Airline - It's Safe! FAA (Finally!) - No, It Isn't! So...?
AA pilot: airline mentality often cost over safety
While thousands remain inconvenienced, the most important issue remains: how safe is it to fly with American, the world's largest airline?
Stranded passengers, even by the thousands, are nothing new in the airline industry. But this time it's a spotlight on safety that has grounded nearly half of the world's largest fleet. Captain Sam Mayer, an American Airline Pilot who leads the New York pilots' union, says it's long overdue.
"Sometimes I think that the mentality of management at our airlines and other has been cost over safety," Mayer said.
American has cancelled 1,350 flights on Tuesday and Wednesday after it failed to comply with a safety mandate issued by the Federal Aviation Administration. CBS 2 HD has learned that another 900 flights are canceled for Thursday and the delays could go on for weeks according to published reports.
American scrubbed the flights to do immediate safety checks on all of its MD-80s after a surprise FAA inspection in Dallas failed nine out of 10 of American's planes.
That safety bulletin, called an Airworthiness Directive, was published by the FAA in July of 2006 for the MD-80, which makes up half of American Airlines' fleet. But American was actually first alerted to a potential problem with a bundle of wiring in the wheel well nearly three years ago, in July of 2005.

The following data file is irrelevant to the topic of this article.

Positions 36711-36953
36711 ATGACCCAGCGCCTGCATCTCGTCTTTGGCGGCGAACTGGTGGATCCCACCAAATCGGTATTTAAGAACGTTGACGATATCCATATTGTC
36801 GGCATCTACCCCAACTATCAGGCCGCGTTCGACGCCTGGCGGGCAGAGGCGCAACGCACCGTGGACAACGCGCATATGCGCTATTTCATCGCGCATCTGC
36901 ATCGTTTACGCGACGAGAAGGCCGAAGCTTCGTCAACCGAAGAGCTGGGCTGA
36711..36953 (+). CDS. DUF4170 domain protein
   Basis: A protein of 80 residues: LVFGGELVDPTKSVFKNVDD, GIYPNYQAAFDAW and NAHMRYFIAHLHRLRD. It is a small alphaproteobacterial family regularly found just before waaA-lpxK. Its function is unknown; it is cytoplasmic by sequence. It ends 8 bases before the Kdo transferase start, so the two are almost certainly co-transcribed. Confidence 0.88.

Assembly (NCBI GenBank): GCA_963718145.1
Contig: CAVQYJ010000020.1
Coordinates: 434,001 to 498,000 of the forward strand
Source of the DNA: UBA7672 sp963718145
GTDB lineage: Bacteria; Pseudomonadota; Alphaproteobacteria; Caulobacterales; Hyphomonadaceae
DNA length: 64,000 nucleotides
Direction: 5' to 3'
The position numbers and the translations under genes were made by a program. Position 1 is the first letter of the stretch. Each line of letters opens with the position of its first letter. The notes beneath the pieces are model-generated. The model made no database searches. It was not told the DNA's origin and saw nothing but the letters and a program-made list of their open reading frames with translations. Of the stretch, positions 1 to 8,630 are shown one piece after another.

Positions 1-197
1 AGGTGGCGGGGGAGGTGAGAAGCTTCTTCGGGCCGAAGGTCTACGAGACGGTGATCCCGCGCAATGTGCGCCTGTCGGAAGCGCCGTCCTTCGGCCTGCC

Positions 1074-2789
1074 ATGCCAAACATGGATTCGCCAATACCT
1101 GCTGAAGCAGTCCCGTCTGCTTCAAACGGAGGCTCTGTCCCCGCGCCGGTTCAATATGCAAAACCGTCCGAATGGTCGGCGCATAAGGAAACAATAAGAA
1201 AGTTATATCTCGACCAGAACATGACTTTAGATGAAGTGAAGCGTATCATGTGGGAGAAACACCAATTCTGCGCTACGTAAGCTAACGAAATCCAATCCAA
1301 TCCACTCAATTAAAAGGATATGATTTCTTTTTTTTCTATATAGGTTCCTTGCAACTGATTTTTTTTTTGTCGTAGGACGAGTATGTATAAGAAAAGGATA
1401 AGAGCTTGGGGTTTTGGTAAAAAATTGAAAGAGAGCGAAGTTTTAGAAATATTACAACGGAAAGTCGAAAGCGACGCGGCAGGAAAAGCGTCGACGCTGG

Plane maker Boeing warned that: "Shorted wires or arcing could result in a fire in the wheel well and a fuel tank explosion and consequent loss of the airplane."
"We saw what happened with TWA 800, when you put sparks next to a fuel tank," Mayer said.
An American airlines representative questioned yesterday by a CBS station in Dallas, walked out of an interview when the document was quoted, saying "this is where we're not going."
And when reporter Jay Gormley asked, "How is that not a safety issue?" another off camera American representative skirted the question.
"Safety is our No. 1 priority," the rep said.
On Wednesday, American Airlines stated they had previously fixed the problem fleet wide on the MD-80, only to have the FAA say it wasn't fixed to government standards.
"I think what they failed to recognize is that the specific details of how it had to be accomplished," Mayer said.
American operates about 2,300 daily flights, more than one-third with MD-80s.
American has said the FAA will now individually inspect each of its 300 planes before they are cleared for a safe flight again.